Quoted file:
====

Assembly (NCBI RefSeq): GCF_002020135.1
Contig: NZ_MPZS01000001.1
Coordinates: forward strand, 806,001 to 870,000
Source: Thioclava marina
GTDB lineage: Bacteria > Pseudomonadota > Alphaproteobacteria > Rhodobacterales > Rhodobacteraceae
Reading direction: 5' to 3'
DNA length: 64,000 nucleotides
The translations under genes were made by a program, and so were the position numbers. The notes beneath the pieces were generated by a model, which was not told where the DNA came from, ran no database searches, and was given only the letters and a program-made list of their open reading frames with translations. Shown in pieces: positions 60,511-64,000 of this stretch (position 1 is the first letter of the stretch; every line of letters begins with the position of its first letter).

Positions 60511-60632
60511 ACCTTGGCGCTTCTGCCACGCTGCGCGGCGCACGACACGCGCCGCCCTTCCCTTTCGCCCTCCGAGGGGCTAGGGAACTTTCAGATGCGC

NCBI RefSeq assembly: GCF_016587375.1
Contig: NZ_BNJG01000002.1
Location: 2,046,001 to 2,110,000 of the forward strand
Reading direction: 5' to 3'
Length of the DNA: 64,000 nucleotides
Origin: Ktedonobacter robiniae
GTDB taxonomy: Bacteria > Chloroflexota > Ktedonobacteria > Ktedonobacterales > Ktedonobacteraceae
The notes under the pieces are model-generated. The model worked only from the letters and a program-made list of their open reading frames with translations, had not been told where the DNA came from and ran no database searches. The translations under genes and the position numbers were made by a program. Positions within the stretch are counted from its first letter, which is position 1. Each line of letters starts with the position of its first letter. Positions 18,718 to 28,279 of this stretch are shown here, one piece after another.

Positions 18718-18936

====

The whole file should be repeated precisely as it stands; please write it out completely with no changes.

Assembly (NCBI RefSeq): GCF_002020135.1
Contig: NZ_MPZS01000001.1
Coordinates: forward strand, 806,001 to 870,000
Source: Thioclava marina
GTDB lineage: Bacteria > Pseudomonadota > Alphaproteobacteria > Rhodobacterales > Rhodobacteraceae
Reading direction: 5' to 3'
DNA length: 64,000 nucleotides
The translations under genes were made by a program, and so were the position numbers. The notes beneath the pieces were generated by a model, which was not told where the DNA came from, ran no database searches, and was given only the letters and a program-made list of their open reading frames with translations. Shown in pieces: positions 60,511-64,000 of this stretch (position 1 is the first letter of the stretch; every line of letters begins with the position of its first letter).

Positions 60511-60632
60511 ACCTTGGCGCTTCTGCCACGCTGCGCGGCGCACGACACGCGCCGCCCTTCCCTTTCGCCCTCCGAGGGGCTAGGGAACTTTCAGATGCGC

NCBI RefSeq assembly: GCF_016587375.1
Contig: NZ_BNJG01000002.1
Location: 2,046,001 to 2,110,000 of the forward strand
Reading direction: 5' to 3'
Length of the DNA: 64,000 nucleotides
Origin: Ktedonobacter robiniae
GTDB taxonomy: Bacteria > Chloroflexota > Ktedonobacteria > Ktedonobacterales > Ktedonobacteraceae
The notes under the pieces are model-generated. The model worked only from the letters and a program-made list of their open reading frames with translations, had not been told where the DNA came from and ran no database searches. The translations under genes and the position numbers were made by a program. Positions within the stretch are counted from its first letter, which is position 1. Each line of letters starts with the position of its first letter. Positions 18,718 to 28,279 of this stretch are shown here, one piece after another.

Positions 18718-18936